Lack of Investment in Infrastructure - a Greatest Hurdle for Hydrogen Economy: DNV

The lack of investment in infrastructure is the joint-highest risk organizations face about hydrogen, and a significant majority of energy professionals i.e. around 78 per cent believe that repurposing existing infrastructure will be crucial for developing a large-scale hydrogen economy, according to DNV’s new report.

July 01, 2021. By Manu Tayal

The lack of investment in infrastructure is the joint-highest risk organizations face about hydrogen, and a significant majority of energy professionals i.e. around 78 per cent believe that repurposing existing infrastructure will be crucial for developing a large-scale hydrogen economy, according to DNV’s new report.

The report titled ‘Rising to the Challenge of a Hydrogen Economy’ draws on a survey of over 1,100 senior energy professionals on emerging hydrogen value chains, from production to consumption. It suggests that more than just ambitions, the hydrogen pledges, plans, and pilots of recent years have now evolved into concrete commitments, investments and full-scale projects.

Moreover, around 84 per cent senior energy professionals was of the view that hydrogen has the potential to be a major component of a global, low-carbon, energy system, while three quarters i.e. 73 per cent say Paris Agreement targets will not be possible without a large-scale hydrogen economy.

Explaining further, Ditlev Engel, CEO of Energy Systems at DNV, said “to meet the targets of the Paris Agreement, the world needs to transition faster to a deeply decarbonized energy system. In addition to energy efficiency gains, this will require greater renewable power generation and electrification, and the scaling of technologies to remove the carbon from fossil fuels. Hydrogen will be needed to connect and enable these paths.”

As per the report, around 71 per cent of energy companies only began their involvement with hydrogen within the past 5 years, while 55 per cent only commenced within the past 3 years. However, 45 per cent of energy companies said hydrogen accounts for less than 1 per cent of their organization’s revenue today.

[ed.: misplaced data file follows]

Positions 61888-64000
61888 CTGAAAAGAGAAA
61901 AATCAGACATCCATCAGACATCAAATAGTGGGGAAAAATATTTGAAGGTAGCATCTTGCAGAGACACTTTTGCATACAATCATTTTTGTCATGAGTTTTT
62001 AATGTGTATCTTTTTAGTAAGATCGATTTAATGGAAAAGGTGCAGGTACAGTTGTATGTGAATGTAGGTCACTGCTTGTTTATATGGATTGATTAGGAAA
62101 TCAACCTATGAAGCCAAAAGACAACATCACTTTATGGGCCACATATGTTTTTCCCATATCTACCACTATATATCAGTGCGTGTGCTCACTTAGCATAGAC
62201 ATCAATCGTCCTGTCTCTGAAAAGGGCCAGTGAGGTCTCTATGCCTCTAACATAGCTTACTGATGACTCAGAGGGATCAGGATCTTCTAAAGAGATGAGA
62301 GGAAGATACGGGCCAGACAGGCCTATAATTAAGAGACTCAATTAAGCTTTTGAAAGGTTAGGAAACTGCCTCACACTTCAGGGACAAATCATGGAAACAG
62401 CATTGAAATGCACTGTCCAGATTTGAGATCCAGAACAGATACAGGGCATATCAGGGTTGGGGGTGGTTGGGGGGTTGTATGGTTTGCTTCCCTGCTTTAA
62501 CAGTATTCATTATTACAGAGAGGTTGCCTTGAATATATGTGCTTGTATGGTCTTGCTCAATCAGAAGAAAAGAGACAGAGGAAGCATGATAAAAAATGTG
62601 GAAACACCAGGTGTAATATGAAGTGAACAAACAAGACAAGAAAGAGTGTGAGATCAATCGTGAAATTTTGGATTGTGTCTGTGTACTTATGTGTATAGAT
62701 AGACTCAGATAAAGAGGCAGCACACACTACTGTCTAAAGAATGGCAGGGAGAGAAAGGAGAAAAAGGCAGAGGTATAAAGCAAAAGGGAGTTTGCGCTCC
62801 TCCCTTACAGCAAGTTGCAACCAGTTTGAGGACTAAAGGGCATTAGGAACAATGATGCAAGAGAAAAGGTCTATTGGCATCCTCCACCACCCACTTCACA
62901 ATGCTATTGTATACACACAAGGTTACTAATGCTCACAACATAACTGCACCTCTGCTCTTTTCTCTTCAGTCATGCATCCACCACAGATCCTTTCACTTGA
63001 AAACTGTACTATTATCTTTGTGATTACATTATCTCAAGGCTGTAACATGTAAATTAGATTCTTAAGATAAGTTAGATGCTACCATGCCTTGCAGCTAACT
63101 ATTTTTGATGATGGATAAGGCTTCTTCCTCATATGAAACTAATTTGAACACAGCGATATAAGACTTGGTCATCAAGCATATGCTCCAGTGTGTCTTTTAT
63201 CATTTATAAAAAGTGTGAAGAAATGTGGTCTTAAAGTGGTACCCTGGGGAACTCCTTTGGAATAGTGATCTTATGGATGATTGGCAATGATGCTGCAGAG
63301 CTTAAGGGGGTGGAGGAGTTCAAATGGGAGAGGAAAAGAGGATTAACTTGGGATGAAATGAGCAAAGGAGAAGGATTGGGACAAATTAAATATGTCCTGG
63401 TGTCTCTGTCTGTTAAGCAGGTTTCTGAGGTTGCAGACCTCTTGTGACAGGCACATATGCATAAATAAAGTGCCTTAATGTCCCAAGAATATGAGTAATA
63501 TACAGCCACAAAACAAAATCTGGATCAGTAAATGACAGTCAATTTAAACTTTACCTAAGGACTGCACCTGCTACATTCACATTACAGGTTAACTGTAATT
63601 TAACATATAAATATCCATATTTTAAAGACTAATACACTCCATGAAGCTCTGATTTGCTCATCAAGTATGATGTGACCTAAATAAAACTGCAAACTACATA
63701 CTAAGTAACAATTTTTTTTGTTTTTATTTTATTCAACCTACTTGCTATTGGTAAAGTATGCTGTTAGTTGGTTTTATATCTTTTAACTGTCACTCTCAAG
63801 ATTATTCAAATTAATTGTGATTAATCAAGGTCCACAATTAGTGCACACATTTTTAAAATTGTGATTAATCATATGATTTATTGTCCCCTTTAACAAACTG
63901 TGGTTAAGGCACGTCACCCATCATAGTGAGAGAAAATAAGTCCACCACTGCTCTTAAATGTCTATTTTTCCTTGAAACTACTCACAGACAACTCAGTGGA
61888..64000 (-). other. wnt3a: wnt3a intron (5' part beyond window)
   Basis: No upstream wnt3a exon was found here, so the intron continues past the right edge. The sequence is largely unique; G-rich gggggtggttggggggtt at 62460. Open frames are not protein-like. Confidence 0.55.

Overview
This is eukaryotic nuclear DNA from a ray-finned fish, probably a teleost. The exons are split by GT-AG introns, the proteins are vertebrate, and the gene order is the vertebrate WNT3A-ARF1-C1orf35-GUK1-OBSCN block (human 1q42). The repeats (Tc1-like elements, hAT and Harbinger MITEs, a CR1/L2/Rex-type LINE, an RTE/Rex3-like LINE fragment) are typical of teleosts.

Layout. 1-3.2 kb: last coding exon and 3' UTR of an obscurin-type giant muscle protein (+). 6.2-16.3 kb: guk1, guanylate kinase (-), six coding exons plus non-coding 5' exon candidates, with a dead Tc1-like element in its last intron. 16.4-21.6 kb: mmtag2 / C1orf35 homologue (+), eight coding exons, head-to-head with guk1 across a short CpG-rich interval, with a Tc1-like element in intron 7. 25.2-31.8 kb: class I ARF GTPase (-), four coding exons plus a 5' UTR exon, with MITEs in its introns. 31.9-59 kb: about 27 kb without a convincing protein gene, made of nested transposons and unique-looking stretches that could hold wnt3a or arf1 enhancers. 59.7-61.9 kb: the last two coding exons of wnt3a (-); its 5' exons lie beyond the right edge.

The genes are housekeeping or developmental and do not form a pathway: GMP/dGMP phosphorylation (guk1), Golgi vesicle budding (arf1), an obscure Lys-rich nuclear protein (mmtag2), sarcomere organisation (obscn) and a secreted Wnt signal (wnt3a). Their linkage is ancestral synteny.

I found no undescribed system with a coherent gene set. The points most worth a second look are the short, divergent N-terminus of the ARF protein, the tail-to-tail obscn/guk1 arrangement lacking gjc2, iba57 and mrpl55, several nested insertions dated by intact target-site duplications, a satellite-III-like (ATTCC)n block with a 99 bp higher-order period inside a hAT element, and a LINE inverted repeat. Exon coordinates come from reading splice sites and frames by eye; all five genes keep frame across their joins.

DNV further estimated that, by 2025, 44 per cent of energy companies involved in hydrogen expect it to account for over a 10th of their revenue, rising to 73 per cent of companies by 2030. This is up significantly from just 8 per cent of companies today.

On the flip side, 33 per cent of hydrogen consumers expect hydrogen to represent over a 10th of their organization’s energy and/or feedstock spending by 2025, rising to 57 per cent by 2030. This is up from just 9 per cent today, added the report.

Taking revenue earners and consumers together, around 26 per cent of energy professionals expect hydrogen to account for half of their organization’s revenue/spending by 2030.

“Hydrogen has a new status in 2021 as an important, viable and rapidly developing pillar of the energy transition. Yet ambitions and the rate of change in the hydrogen economy are demanding, and the industry needs to prepare,” said Engel.

The report further emphasized that profitable business opportunities are the biggest driver of involvement in hydrogen, while infrastructure and costs are two of the biggest hurdles.

Meanwhile, repurposing existing infrastructure has a key role to play, and the right regulations are deemed to be the most powerful enabler, followed by carbon pricing specifically. Around 80 per cent of energy professionals believe that the hydrogen economy needs effective carbon-pricing regulations before it can scale-up, the report mentioned.

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